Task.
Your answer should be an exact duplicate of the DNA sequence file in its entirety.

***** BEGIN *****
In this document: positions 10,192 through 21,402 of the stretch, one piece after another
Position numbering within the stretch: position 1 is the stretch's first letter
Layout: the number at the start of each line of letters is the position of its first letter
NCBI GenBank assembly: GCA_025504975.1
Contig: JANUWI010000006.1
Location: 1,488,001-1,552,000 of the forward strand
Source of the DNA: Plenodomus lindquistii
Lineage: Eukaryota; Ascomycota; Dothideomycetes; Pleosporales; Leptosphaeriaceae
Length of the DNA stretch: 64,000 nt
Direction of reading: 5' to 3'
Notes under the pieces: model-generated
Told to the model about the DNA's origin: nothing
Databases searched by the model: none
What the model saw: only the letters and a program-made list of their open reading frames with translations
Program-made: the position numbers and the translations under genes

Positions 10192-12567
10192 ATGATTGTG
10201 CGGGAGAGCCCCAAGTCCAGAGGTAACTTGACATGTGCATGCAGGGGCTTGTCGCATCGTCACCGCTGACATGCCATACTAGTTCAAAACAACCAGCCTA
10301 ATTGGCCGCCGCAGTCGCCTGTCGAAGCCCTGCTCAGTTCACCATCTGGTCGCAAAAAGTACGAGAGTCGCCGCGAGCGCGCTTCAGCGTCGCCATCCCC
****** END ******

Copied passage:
In this document: positions 10,192 through 21,402 of the stretch, one piece after another
Position numbering within the stretch: position 1 is the stretch's first letter
Layout: the number at the start of each line of letters is the position of its first letter
NCBI GenBank assembly: GCA_025504975.1
Contig: JANUWI010000006.1
Location: 1,488,001-1,552,000 of the forward strand
Source of the DNA: Plenodomus lindquistii
Lineage: Eukaryota; Ascomycota; Dothideomycetes; Pleosporales; Leptosphaeriaceae
Length of the DNA stretch: 64,000 nt
Direction of reading: 5' to 3'
Notes under the pieces: model-generated
Told to the model about the DNA's origin: nothing
Databases searched by the model: none
What the model saw: only the letters and a program-made list of their open reading frames with translations
Program-made: the position numbers and the translations under genes

Positions 10192-12567
10192 ATGATTGTG
10201 CGGGAGAGCCCCAAGTCCAGAGGTAACTTGACATGTGCATGCAGGGGCTTGTCGCATCGTCACCGCTGACATGCCATACTAGTTCAAAACAACCAGCCTA
10301 ATTGGCCGCCGCAGTCGCCTGTCGAAGCCCTGCTCAGTTCACCATCTGGTCGCAAAAAGTACGAGAGTCGCCGCGAGCGCGCTTCAGCGTCGCCATCCCC